Genetic engineering in plants
Genetic engineering works by introducing targeted DNA modification into plant cells to produce a favorable trait. Genetic engineering is faster and more specific than traditional methods. Many genetic engineering techniques can adapt plant species to express traits such as increased yield and resistance to environmental stresses and disease. Some of them are listed below.
Microbial vectors are used to introduce genetic material into plants. A commonly used bacterium for this purpose is Agrobacterium tumefaciens which causes crown gall disease. A. tumefaciens is unusual in that it transfers part of its DNA into a host plant upon infection. DNA can be inserted into genetically modified cells A. tumefaciens organisms to introduce new genetic material.
Another process is called microinjection. In this technique, DNA is injected directly into the anchor cells. However, this technique is laborious and inefficient. Electroporation uses an electrical pulse to introduce DNA from a culture medium into plant protoplasts. These can then grow into fully formed plants that incorporate the DNA. Another example of plant genetic engineering uses transposons, short stretches of DNA that can move from place to place in the genome.
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Genetic engineering in animals
Genetic engineering in animals is different from the techniques used for plants. The main technique, although controversial, is cloning. Moreover, animal germ lines can be accessed using several methods such as direct manipulation of fertilized eggs, manipulation of sperm, use of embryonic stem cell lines, and manipulation of cultured somatic cells.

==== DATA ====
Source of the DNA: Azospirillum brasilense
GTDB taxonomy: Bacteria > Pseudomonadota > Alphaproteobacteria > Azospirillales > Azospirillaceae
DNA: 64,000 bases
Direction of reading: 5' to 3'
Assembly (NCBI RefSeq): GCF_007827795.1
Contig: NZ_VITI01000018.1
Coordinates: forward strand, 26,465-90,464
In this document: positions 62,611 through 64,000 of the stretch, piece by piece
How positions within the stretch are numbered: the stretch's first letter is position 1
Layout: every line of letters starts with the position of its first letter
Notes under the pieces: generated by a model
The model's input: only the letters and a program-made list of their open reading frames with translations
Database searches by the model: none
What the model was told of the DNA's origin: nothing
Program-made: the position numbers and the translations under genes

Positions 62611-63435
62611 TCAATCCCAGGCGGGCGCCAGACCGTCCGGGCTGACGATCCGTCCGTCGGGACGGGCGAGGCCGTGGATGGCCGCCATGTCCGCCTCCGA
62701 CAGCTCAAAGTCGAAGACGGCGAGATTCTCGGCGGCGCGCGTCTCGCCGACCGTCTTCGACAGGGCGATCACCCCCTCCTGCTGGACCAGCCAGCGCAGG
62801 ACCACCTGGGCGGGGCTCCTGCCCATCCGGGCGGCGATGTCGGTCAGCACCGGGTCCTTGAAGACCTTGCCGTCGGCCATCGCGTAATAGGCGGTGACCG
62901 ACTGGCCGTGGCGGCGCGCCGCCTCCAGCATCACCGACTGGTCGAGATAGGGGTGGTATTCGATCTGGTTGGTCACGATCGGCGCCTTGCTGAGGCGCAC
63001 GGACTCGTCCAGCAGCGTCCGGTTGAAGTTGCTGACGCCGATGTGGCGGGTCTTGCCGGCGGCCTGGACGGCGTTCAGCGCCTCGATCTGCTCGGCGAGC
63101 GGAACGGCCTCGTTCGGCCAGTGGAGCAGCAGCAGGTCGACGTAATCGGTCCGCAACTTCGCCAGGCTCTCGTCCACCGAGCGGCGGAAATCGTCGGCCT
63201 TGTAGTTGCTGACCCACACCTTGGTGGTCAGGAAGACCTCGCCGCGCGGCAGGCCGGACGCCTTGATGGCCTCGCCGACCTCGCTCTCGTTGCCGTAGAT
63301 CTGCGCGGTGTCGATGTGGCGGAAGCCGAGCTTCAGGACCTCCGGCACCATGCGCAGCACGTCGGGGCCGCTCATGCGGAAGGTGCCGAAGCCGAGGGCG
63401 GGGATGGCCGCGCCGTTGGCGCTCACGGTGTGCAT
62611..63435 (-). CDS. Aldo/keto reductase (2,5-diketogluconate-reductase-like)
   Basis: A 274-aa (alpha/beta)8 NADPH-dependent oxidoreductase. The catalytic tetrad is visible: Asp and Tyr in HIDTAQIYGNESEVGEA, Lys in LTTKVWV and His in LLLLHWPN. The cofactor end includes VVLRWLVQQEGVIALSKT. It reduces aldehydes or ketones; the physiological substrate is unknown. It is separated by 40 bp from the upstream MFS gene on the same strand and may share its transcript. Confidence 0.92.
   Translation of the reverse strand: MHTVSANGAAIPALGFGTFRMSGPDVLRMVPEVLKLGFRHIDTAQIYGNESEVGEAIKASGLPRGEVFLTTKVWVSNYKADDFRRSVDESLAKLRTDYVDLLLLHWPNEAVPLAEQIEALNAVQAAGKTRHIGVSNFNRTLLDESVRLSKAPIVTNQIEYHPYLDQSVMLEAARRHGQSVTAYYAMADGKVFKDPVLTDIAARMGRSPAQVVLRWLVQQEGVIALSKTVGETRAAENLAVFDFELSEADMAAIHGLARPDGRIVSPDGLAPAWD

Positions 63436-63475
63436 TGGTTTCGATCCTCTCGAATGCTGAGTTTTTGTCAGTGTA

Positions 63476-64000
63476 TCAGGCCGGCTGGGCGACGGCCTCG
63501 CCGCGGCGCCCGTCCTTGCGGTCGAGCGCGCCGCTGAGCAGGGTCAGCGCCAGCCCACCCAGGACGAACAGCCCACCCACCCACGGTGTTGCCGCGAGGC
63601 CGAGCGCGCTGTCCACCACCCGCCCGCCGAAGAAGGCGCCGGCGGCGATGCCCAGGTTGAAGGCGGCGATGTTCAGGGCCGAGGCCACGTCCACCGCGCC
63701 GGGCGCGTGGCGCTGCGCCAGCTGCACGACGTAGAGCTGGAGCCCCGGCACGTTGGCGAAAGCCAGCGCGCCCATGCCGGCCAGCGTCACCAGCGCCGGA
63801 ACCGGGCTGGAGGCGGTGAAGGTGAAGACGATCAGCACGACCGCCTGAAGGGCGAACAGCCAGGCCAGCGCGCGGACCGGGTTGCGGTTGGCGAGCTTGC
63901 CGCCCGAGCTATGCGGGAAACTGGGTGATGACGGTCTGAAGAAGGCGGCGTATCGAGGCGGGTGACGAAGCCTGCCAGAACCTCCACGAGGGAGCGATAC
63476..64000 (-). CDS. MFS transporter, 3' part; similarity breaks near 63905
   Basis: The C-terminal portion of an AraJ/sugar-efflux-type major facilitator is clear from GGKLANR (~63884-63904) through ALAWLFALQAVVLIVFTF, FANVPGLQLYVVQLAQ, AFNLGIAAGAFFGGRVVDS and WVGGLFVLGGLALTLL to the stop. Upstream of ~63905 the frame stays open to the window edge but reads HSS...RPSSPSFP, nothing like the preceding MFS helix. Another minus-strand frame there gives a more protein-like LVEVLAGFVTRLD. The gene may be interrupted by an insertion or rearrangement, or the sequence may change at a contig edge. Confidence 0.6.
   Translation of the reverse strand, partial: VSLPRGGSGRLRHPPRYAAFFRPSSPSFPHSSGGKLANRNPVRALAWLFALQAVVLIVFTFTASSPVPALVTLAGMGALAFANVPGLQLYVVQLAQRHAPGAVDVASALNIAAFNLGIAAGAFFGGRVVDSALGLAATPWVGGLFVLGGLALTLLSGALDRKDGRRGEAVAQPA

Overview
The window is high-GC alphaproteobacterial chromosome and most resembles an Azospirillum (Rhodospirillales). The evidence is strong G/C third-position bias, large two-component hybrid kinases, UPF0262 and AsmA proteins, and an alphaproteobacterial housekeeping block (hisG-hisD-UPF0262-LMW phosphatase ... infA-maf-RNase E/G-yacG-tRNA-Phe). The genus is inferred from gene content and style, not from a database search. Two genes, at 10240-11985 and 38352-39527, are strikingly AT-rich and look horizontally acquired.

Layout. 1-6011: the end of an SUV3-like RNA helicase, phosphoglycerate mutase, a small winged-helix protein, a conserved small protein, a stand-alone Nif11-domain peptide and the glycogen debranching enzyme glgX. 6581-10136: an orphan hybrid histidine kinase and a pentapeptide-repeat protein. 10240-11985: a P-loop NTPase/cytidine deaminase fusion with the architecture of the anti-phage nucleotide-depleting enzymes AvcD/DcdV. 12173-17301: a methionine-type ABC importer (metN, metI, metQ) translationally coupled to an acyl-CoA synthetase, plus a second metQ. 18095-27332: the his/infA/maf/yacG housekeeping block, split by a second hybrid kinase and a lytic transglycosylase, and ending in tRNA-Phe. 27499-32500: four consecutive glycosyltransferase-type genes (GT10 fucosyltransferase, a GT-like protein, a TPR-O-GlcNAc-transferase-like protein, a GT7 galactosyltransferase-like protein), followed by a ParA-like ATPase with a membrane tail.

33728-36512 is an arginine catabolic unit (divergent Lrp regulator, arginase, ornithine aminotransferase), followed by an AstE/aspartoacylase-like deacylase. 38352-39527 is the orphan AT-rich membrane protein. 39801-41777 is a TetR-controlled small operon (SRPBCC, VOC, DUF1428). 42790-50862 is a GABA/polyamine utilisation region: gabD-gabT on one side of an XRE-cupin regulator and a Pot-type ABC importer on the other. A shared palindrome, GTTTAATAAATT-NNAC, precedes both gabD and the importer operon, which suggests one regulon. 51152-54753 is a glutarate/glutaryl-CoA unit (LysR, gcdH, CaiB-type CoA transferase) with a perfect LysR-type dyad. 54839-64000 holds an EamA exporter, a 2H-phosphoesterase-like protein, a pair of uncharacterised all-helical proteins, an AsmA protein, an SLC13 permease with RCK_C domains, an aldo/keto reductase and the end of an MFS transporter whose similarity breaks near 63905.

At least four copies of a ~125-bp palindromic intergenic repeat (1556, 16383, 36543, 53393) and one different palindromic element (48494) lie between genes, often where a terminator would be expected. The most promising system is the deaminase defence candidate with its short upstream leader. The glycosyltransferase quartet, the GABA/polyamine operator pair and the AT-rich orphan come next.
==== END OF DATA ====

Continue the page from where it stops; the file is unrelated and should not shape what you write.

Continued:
Other ways to genetically modify animal cells include microinjection transfection, electroporation, lipofection, retroviral vectors, transposons, knock-in and knock-out technology, and marker-assisted selection. As genetic engineering is explored more widely for animal species, ethical and safety concerns are proving challenging for the field.
Genetic engineering in microbes
Genetically modified microorganisms are essential for key industries such as medical science, food, biofuel production and environmental remediation. Commercially used microorganisms include bacteria, molds and yeasts. Before the development of molecular genetics, microorganisms were usually modified by ultraviolet and chemical mutagenesis. A natural process still used is conjugation, where genetic material is exchanged between strains.
There are several genetic engineering methods for introducing recombinant DNA into microbes. These include transformation, transduction, and electroporation. Among these methods, transformation is the most commonly used. Electroporation is also widely used in research studies but suffers in effectiveness in many different microbial species. CRISPR-Cas9 has become a leading technology for genetic modification of microbial strains in recent years. Viral vectors and phage libraries are increasingly used.
As scientists continue to reveal more about the genetic code, the opportunities for the fields of biotechnology and genetic engineering are promising. However, there are ethical and safety concerns about the long-term effects of genetic engineering, especially since it is a young discipline. However, the possibilities of the field for several key industries of the 21st century are vast.